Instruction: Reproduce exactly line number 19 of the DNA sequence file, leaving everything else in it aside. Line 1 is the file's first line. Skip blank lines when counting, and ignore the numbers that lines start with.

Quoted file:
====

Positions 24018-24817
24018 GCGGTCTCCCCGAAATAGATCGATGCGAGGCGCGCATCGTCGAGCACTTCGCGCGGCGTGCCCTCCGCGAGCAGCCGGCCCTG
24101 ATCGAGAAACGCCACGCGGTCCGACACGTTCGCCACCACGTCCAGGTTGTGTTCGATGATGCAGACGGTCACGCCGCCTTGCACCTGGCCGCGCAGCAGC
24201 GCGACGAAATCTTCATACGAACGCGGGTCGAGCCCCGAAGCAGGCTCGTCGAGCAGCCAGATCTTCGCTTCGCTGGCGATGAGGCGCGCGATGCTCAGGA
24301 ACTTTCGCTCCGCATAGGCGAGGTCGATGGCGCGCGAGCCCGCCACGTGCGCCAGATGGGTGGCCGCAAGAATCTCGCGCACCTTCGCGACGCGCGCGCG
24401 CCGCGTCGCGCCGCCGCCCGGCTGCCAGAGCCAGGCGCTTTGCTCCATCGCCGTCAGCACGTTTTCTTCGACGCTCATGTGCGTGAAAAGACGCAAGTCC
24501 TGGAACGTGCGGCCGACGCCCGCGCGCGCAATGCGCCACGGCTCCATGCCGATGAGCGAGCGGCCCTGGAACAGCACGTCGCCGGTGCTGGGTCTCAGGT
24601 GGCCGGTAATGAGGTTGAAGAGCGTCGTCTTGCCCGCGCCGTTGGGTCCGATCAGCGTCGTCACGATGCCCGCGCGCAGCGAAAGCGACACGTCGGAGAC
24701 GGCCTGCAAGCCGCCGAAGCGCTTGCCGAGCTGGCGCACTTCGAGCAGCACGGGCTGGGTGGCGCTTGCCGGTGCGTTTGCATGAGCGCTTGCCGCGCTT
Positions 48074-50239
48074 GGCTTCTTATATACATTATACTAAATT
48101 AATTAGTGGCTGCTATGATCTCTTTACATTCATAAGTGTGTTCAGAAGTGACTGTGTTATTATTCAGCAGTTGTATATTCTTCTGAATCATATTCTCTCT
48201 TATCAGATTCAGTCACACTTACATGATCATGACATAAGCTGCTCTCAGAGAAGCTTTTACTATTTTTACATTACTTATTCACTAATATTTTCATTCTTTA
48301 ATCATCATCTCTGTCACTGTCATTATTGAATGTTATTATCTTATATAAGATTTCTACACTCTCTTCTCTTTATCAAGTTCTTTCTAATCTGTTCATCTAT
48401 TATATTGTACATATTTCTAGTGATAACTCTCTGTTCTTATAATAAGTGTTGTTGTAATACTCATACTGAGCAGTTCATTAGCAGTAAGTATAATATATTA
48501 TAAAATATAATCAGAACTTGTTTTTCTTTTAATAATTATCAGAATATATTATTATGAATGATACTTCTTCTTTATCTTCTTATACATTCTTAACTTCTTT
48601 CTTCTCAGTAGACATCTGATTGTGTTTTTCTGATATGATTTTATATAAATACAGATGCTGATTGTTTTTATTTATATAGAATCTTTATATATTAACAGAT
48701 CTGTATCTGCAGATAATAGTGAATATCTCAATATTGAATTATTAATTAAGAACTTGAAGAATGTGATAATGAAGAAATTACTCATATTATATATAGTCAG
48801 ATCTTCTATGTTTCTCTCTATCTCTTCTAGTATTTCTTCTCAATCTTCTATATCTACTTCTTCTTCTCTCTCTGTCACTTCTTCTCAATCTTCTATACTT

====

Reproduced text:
48801 ATCTTCTATGTTTCTCTCTATCTCTTCTAGTATTTCTTCTCAATCTTCTATATCTACTTCTTCTTCTCTCTCTGTCACTTCTTCTCAATCTTCTATACTT